According to the New York Times article by Michael R. Gordon and Eric Schmitt:
Iran is directing surveillance drones over Iraq from an airfield in Baghdad and is secretly supplying Iraq with tons of military equipment, supplies and other assistance, American officials said. Tehran has also deployed an intelligence unit there to intercept communications, the officials said.
The secret Iranian programs are part of a broader effort by Tehran to gather intelligence and help Prime Minister Nuri Kamal al-Maliki’s government in its struggle against Sunni militants with the Islamic State in Iraq and Syria.
Gen. Qassim Suleimani, the head of Iran’s paramilitary Quds Force, has visited Iraq at least twice to help Iraqi military advisers plot strategy. And Iran has deployed about a dozen other Quds Force officers to advise Iraqi commanders, and help mobilize more than 2,000 Shiite militiamen from southern Iraq, American officials said.COMMENTARY: It can be said the current Syrian conflict, which the governments in Tehran, Damascus and Baghdad perceive as a linked conflagration, has provided the IRGC-QF as a valuable primer in its command, organizational and logistical approaches, as well as militia training efforts in assisting the Baghdad government.
Iranian transport planes have also been making two daily flights of military equipment and supplies to Baghdad — 70 tons per flight — for Iraqi security forces.COMMENTARY: During the conflict in what the Iranians view as the Syrian theater of operations, logistical support flights have primarily been conducted through the use of Boeing 747 cargo aircraft and Ilyushin Il-76 multi-purpose four-engine strategic airlifters. Again, Iran's military air logistical support organization has been well served by its experiences in the Syrian conflict.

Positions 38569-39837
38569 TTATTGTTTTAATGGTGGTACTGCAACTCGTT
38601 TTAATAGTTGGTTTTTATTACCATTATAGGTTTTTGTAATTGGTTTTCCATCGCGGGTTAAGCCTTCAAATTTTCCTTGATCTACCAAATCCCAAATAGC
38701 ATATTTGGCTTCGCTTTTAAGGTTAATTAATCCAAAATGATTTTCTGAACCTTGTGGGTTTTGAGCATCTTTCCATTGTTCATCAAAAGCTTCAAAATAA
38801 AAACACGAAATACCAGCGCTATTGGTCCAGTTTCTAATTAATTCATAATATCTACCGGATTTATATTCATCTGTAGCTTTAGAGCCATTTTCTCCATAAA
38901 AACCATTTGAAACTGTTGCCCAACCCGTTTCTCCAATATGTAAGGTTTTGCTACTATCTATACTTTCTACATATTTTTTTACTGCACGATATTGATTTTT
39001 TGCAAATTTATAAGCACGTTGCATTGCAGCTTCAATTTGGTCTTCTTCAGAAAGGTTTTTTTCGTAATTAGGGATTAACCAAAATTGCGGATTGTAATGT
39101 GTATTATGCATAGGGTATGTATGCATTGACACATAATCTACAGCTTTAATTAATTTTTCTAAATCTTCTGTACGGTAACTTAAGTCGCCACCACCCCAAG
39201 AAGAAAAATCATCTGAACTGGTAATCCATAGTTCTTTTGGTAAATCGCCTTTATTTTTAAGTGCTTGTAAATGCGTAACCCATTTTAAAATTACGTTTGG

The American and Iranian military moves are not coordinated, American officials said. Even though the United States and Iran both oppose the Islamic State in Iraq and Syria, known as ISIS, they are still competing for influence in Iraq and are backing opposing sides in the civil war in Syria.COMMENTARY: The very name of the terror group ISIS links the conflicts in Iraq and Syria.
There has been a competing interest in Iraq between the United States and Iran since the onset of OIF. While it may appear that certain cultural, historical and regional ties favor Iran in this competition, and while the urgency of the current crisis might appear to favor Iran with its sway over Shia militia groups, it must be reckoned now or in the future the essential force in providing a military solution to this conflict is the heavy application of United States tactical airpower. in a role very much similar but anticpated to be even more effective than the initial phase of OEF.
Iran has mounted a parallel effort, according to American officials. It has set up a special control center at Al Rashid airfield in Baghdad, and is flying its own small fleet of Ababil surveillance drones over Iraq, said one American official.